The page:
Rates for FR->EN screenplay translation
Thread poster: Stephanie Dostie
Stephanie Dostie
Local time: 03:27
English to French
Dec 18, 2011

I may be getting a screenplay translation project soon, so I was wondering what the going rates were (ideally in CAN$). This is a full-length movie script: 121 pages long, total of about 23 000 words. However, the client said he wanted to hire a student to do it so it would cost him less than hiring a professional (among other reasons), but he does not want to pay 0.20$ / word...

What rate should I ask for this job?


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Teymur Suleymanov  Identity Verified
Local time: 03:27
Russian to English
+ ...
Let him start the project when he has the budget Dec 18, 2011

Stephanie Dostie wrote:

I may be getting a screenplay translation project soon, so I was wondering what the going rates were (ideally in CAN$). This is a full-length movie script: 121 pages long, total of about 23 000 words. However, the client said he wanted to hire a student to do it so it would cost him less than hiring a professional (among other reasons), but he does not want to pay 0.20$ / word...

What rate should I ask for this job?


I would tell him that if he is not ready to pay for the project then it is up to him of course, but good luck finding anyone with that kind of mentality. Business is business and everything has a price. Being a student has nothing to do with translation as students can produce really excellent translations worth even millions of dollars.

Usually it is a matter of discernment, but if a client makes an impression of an unpayable one, then just run from him.
Of course, it is alluring to have a nice 23K project. You may consider lowering the rates then to, say, 0.11c/word, or something. It's up to you.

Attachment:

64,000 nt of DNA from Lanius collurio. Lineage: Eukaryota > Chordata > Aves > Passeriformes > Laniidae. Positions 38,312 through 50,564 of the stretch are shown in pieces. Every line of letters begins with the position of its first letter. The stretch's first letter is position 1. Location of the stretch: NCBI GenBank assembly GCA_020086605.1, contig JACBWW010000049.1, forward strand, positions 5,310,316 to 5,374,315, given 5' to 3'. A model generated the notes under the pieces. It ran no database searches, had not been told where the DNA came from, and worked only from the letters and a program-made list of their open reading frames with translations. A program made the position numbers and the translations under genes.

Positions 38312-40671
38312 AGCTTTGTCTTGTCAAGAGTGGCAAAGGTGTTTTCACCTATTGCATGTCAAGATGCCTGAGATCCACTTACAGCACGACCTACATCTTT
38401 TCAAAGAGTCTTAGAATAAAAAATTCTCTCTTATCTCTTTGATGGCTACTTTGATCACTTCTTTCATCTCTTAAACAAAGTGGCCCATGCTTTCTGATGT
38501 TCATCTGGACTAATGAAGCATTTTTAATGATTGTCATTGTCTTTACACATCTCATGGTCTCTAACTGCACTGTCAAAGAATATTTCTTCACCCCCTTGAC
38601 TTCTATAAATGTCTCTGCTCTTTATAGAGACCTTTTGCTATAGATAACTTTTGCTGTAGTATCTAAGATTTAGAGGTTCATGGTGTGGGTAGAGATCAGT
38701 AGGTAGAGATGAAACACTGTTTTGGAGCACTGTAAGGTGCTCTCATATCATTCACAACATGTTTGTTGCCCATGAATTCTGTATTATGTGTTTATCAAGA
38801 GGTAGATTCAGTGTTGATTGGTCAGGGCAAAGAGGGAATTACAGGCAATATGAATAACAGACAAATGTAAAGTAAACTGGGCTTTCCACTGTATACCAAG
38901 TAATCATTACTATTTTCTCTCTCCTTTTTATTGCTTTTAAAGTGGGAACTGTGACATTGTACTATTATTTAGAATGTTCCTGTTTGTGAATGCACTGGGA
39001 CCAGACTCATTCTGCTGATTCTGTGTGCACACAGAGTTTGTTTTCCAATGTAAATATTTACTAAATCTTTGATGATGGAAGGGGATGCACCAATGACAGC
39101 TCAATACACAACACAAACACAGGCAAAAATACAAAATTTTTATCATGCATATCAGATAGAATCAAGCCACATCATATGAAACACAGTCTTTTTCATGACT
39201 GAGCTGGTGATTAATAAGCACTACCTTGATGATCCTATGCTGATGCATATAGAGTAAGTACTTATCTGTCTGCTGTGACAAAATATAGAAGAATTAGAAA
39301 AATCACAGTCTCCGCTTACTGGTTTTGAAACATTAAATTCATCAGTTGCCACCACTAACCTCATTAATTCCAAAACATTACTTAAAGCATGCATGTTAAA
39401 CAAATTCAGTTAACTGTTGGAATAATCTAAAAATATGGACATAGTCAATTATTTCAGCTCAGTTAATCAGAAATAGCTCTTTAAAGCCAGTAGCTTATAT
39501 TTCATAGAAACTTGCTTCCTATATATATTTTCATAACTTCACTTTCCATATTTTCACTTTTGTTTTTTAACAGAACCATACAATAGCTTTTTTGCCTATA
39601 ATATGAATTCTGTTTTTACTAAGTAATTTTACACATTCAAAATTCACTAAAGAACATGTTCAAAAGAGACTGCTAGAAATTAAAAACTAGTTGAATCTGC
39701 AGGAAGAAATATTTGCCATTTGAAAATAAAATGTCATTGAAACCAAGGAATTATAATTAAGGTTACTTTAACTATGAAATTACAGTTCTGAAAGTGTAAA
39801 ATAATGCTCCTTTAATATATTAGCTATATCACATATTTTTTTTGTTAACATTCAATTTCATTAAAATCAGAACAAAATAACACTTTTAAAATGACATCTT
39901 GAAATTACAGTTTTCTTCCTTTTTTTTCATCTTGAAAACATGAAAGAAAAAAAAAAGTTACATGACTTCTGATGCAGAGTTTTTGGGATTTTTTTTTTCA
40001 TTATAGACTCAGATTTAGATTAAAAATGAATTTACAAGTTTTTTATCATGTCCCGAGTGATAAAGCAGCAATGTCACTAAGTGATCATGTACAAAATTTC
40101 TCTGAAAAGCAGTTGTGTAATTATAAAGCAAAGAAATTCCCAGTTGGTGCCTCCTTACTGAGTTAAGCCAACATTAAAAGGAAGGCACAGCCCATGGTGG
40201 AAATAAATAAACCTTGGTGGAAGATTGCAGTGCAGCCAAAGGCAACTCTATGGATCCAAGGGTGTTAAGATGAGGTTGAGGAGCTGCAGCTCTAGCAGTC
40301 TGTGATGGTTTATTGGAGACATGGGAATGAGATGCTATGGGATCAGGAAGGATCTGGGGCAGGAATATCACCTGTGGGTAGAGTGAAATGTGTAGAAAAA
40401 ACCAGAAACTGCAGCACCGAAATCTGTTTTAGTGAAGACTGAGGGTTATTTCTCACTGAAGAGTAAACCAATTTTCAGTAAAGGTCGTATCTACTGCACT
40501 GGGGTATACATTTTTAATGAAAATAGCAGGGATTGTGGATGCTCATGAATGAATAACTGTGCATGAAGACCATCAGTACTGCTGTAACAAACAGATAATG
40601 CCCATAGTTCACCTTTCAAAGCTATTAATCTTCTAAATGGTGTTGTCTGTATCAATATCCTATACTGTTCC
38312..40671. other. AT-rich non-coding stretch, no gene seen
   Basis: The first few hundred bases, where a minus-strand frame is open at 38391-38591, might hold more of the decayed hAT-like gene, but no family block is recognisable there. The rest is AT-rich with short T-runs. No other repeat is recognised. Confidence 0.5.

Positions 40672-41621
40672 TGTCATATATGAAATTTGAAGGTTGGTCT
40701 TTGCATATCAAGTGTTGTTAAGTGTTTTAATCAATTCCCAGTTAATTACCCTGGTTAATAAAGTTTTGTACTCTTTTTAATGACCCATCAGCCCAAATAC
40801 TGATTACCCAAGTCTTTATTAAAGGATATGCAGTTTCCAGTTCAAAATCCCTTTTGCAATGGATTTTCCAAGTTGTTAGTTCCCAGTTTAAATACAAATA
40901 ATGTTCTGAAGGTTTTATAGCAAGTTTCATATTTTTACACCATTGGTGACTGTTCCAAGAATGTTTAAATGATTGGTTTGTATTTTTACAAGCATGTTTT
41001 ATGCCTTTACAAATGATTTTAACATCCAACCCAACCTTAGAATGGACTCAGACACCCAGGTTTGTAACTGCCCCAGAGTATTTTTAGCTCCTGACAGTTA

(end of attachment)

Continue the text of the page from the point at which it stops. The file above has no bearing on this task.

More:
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Joakim Braun  Identity Verified
Sweden
Local time: 09:27
German to Swedish
+ ...
You should charge way more Dec 18, 2011

What's the purpose of translation?

If I had a screenplay that I wanted to interest some commercial studio or agent in, it would matter very little to me whether I paid $0.1 or $1 per word. All that matters is writing talent of a calibre that's rare even among translators.

(As a matter of fact, if I wanted a screenplay translated, my first stop would be a native-language screenwriter, not a professional translator...)

But assuming you have the writing talent, this assignment is worthy of your highest rate and more.
If he doesn't like it, he can always use Google Translate.

(This is also one of the rare cases where I'd worry about copyright protection. Suppose you do a great job and he sells the screenplay? Extremely unlikely, of course, to judge from his general approach to being a movie professional, but still...)


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xxxcristinacb
Romania
Local time: 10:27
French to Romanian
+ ...
question Dec 18, 2011

Hi,

I would like to ask you what is, on your opinion, the lowest level, acceptable - to be paid: 0.05 Euro? 0.2 euro?
I am an unexperienced translator, and I would like to know how other see-other persons from other countries.

Thank you


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Vladimír Hoffman  Identity Verified
Slovakia
Local time: 09:27
Member (2009)
English to Slovak
+ ...
Really?! Dec 18, 2011

Being a student generally means being unexperienced. Of course, there is nothing wrong with lack of experience, we all once lacked experience, but if a client wants excellent translation of sophisticated text (such as translation of screenplay with high demands regarding to knowledge of life and customs as well as writing skills), he would really think of hiring a professional.